In his first public appearance since making statements last week that sent a mob of his own supporters rampaging through the U.S. Capitol building in an effort to disrupt the certification of the presidential election in which he lost, President Donald Trump refused to accept any responsibility whatsoever for the violence that occurred that day.
Trump, who was questioned by reporters at the White House as he was leaving for an event in Texas, was asked specifically what role he believed he played in charging up his supporters to storm the Capitol. The president did not answer the question in a direct manner, instead explaining that he believed his words were acceptable.
“If you read my speech, and many people have done it, and I’ve seen it both in the papers, in the media, on television, it’s been analyzed, and people thought that what I said was totally appropriate,” Trump told reporters.
“Everybody, to the T, thought it was totally appropriate,” he added for emphasis.
Trump further described efforts to impeach or remove him as “a really terrible thing.” He added, however, that he wanted “no violence” as a result of what was happening.
In actuality, most Americans do not believe what Trump said last week was “appropriate.”
Speaking to his loyalists just outside the White House on Wednesday, January 6, Trump had continued to peddle the false notion that he had actually won the election, wrongly stating that it was “stolen” from him “by emboldened radical left Democrats” and by “the fake news media.”
“We will never give up. We will never concede, it doesn’t happen. You don’t concede when there’s theft involved,” Trump said in his remarks.
The president then encouraged those in the crowd to go to the Capitol to voice their disdain in person to members of Congress, who were meeting that day to certify the results of the Electoral College, which President-elect Joe Biden had won. Before they departed, Trump told his loyalists that they would “never take back our country with weakness.”
Immediately after those words, his supporters from the rally stormed the Capitol, overcoming a small police presence and barricades that were set up outside, forcing the building and its occupants into lockdown.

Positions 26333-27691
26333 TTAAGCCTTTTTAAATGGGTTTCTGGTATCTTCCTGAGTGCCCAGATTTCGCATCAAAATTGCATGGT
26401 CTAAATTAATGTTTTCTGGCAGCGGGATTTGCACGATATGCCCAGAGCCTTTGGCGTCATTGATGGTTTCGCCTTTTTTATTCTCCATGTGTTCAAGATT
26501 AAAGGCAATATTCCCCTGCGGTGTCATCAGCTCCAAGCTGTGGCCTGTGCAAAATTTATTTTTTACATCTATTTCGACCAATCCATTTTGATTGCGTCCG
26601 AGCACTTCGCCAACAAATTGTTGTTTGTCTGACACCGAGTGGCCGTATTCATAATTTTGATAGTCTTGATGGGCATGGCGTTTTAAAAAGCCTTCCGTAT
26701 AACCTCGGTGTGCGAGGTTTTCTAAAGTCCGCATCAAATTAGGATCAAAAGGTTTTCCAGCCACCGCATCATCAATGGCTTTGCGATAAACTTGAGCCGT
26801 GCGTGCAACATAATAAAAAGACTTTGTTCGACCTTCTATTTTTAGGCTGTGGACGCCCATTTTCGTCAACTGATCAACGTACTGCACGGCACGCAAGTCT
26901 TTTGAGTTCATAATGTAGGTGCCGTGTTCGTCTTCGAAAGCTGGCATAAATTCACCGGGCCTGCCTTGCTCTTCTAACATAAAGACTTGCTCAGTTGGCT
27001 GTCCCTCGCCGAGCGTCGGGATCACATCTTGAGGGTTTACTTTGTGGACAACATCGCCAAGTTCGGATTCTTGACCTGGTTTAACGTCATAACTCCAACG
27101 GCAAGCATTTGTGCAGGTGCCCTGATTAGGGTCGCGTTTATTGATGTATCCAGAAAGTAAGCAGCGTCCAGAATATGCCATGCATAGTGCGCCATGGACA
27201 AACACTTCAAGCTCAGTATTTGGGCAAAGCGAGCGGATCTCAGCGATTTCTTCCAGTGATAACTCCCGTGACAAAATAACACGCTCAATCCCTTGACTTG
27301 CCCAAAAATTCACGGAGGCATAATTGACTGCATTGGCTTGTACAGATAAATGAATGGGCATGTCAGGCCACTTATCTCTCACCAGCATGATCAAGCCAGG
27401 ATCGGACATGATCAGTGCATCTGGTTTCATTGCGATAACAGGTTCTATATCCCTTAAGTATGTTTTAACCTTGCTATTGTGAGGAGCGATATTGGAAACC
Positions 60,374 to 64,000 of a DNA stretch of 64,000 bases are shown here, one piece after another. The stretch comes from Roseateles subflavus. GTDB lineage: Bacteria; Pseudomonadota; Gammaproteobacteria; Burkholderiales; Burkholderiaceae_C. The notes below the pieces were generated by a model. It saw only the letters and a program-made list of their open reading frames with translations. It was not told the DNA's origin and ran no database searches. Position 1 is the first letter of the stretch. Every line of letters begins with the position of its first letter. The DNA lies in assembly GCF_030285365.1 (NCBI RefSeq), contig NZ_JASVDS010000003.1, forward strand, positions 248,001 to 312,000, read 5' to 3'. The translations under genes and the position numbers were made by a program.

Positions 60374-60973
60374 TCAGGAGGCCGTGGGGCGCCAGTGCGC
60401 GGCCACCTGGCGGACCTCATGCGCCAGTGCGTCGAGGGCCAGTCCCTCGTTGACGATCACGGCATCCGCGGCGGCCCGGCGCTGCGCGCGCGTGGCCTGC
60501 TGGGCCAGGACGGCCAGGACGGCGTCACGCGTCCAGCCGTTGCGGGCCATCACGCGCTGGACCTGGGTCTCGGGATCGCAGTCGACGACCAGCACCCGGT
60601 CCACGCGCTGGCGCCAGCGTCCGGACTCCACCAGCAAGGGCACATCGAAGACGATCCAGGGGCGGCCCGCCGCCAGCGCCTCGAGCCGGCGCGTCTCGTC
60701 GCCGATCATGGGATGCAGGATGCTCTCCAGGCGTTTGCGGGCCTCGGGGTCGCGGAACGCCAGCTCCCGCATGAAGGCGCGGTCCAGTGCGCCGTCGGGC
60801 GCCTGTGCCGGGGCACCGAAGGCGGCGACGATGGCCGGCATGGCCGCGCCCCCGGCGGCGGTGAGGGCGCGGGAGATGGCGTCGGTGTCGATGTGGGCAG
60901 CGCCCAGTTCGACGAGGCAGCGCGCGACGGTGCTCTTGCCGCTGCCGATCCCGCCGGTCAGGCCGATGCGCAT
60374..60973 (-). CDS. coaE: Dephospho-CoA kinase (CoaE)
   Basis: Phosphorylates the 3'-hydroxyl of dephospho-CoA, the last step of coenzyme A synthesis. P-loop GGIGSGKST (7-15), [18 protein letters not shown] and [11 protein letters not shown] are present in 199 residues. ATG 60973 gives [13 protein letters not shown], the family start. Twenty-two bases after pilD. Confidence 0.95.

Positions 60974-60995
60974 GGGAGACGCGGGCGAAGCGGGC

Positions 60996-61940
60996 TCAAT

Trump’s claims that “everybody” thought his words were not a factor in the crowd’s actions or were “appropriate” are blatantly false. Many, including a few members of his own political party, have blasted Trump for his incendiary rhetoric, and polling has shown that Americans overall do not approve of his words, either.
As noted in previous reporting from Truthout last week, 50 percent of respondents in a YouGov Direct poll (conducted on the same day as the Capitol breach took place) said they wanted Trump removed from office as a result of his instigating his supporters. Two-thirds of respondents in the poll also said that Trump bore a great deal or at least some of the blame for what happened at the Capitol, contradicting his statements made on Tuesday.
More recent polling seems to confirm those feelings. A Quinnipiac University poll, conducted from January 7 to 10, found that 53 percent of Americans want Trump to resign from office immediately. If he doesn’t do so, 52 percent in the poll said that he should be removed from the presidency, even though his presidency ends next week. The poll also found that 56 percent of Americans hold Trump responsible for what took place at the Capitol on Wednesday.
Democrats are prepared to issue articles of impeachment against Trump later this week, but will first call on Vice President Mike Pence to invoke the 25th Amendment of the U.S. Constitution, which would remove Trump from power, before they do so. Pence, whom Trump also criticized during his speech to supporters last week, was targeted by Trump’s loyalists, many of whom engaged in chants calling for him to be hanged while they breached the Capitol building.